"The goal here with the new bus shelters is to include ads for local businesses in the area," said Angelica Jones, interim director of DDOT. "We wanted to be able to connect (bus riders) to the community, and what that particular community may provide via service or small business."

Sit On It Detroit recycles

A half-decade ago, Detroit was in a different place. Streetlights were spotty. The city was bankrupt. Its bus fleet was aging, and at bus stops, riders resorted to turning trash cans on their sides to sit on while they waited.

Kyle Bartell, 32, co-founder of Sit On It Detroit, said that what he and co-founder Charles Molnar, 29, saw then was "our own little feasibility study" for an effort that started in 2013. 

""They don't have some of these basic amenities in their community to catch public transportation," Bartell said. "We wanted to do our best to fill that gap." 

He and Molnar decided to make their contribution to the area of transportation by installing hand-built wooden bus benches.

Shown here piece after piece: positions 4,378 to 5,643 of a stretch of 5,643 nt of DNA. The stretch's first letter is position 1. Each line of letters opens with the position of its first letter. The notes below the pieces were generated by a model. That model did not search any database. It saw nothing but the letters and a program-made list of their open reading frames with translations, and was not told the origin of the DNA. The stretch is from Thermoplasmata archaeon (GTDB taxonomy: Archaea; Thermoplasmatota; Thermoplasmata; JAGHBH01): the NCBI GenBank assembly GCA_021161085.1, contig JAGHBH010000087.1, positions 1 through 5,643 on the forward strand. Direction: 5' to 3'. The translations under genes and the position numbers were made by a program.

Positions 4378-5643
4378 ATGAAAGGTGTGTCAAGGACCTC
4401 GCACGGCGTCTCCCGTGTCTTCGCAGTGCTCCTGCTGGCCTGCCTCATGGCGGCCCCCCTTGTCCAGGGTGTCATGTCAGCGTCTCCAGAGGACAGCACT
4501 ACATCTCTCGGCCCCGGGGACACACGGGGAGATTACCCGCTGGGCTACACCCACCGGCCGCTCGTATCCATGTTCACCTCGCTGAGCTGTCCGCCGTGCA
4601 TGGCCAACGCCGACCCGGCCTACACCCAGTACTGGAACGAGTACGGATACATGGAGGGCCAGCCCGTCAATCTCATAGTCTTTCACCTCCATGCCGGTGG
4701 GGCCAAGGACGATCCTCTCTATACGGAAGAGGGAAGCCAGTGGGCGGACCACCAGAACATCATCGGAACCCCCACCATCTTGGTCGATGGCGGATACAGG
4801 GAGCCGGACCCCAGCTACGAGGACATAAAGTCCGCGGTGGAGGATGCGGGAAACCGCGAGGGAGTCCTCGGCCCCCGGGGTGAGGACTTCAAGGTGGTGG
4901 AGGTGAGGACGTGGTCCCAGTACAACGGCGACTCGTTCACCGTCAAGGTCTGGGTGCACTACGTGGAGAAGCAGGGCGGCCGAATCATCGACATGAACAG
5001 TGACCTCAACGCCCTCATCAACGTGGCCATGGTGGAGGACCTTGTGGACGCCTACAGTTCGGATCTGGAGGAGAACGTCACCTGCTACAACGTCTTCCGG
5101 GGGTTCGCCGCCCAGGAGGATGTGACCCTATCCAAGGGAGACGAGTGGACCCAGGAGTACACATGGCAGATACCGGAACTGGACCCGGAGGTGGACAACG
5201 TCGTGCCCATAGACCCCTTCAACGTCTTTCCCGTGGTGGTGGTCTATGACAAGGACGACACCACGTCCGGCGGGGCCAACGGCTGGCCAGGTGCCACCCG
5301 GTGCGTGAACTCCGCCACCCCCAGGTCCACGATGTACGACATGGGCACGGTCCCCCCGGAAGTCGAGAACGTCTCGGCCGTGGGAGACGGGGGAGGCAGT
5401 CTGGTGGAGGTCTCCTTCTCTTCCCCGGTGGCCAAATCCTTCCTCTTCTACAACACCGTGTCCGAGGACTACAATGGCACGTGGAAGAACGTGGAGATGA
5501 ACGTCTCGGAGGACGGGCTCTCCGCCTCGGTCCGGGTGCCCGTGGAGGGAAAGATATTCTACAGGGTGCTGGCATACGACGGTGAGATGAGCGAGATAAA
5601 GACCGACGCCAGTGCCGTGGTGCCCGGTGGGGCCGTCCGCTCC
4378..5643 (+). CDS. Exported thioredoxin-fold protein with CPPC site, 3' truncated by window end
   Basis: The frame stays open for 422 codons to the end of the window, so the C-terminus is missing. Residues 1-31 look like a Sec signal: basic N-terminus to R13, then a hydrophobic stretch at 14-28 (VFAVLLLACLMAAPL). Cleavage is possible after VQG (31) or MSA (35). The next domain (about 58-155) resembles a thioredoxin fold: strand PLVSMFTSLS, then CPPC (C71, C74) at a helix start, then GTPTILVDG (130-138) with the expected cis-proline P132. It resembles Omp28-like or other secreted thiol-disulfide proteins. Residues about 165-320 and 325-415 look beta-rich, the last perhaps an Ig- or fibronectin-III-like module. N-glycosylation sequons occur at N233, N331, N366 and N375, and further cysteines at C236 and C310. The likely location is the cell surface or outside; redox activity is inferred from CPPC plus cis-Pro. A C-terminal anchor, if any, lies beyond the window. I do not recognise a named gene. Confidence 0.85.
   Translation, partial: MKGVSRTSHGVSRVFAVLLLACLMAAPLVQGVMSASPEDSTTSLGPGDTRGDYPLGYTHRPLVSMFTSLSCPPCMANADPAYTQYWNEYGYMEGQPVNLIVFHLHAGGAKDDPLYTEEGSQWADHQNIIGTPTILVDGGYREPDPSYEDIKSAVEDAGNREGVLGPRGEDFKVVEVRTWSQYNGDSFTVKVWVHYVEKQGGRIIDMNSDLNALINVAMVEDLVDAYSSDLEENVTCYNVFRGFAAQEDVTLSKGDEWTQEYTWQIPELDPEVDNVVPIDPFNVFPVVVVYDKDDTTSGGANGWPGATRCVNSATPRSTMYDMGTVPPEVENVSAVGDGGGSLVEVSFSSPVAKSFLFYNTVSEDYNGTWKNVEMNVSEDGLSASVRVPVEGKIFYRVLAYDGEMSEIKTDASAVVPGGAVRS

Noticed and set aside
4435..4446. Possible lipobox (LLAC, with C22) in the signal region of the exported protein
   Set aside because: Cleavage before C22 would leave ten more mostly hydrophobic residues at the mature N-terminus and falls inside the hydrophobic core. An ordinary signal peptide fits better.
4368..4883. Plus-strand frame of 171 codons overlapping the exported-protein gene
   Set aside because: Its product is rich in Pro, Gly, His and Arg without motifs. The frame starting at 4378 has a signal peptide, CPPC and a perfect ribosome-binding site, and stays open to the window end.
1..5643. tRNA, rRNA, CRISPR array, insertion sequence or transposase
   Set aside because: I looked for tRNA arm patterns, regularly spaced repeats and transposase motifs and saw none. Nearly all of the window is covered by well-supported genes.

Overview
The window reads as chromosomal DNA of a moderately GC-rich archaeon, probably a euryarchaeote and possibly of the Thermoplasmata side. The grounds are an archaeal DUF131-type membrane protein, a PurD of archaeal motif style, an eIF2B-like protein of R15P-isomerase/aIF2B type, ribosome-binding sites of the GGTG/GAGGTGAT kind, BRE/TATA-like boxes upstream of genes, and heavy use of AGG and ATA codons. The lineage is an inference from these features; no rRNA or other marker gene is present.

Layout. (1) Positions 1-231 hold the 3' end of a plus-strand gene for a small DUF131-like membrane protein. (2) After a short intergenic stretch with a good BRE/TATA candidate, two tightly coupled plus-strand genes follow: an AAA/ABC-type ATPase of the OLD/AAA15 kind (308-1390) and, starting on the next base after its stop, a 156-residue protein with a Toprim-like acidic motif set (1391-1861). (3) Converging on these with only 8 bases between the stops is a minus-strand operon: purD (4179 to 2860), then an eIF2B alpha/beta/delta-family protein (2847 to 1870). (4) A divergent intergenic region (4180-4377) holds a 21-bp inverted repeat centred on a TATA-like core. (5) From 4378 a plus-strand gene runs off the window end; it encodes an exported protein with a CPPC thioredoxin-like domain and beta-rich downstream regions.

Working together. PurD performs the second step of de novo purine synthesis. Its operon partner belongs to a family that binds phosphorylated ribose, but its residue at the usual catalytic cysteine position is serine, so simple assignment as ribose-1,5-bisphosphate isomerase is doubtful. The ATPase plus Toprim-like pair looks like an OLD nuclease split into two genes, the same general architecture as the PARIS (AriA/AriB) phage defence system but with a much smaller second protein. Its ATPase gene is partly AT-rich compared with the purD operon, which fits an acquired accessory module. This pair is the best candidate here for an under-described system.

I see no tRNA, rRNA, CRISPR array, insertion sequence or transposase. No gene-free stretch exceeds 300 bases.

From finding the building materials — often, the wood is reclaimed from demolished homes — to clearing it of the many nails lodged inside, to the smoothing of the wood and the construction and placement of the benches, the two have turned their side project into a community effort and expect to double the program's footprint in the year ahead.

This was not without controversy. In 2013, the Detroit Department of Transportation raised issues when made aware of the benches — no one had asked permission.

Today Sit On It Detroit's relationship with the city is cooperative.

Sit On It has taken to re-using wood left behind by illegal dumpers and home demolitions, turning Detroit's trash into a resource that allows bus riders to sit comfortably. 

Over the next year, the 100 or so benches Sit On It Detroit has placed at "bus stops, public parks, social gathering spaces and co-working spaces," will double.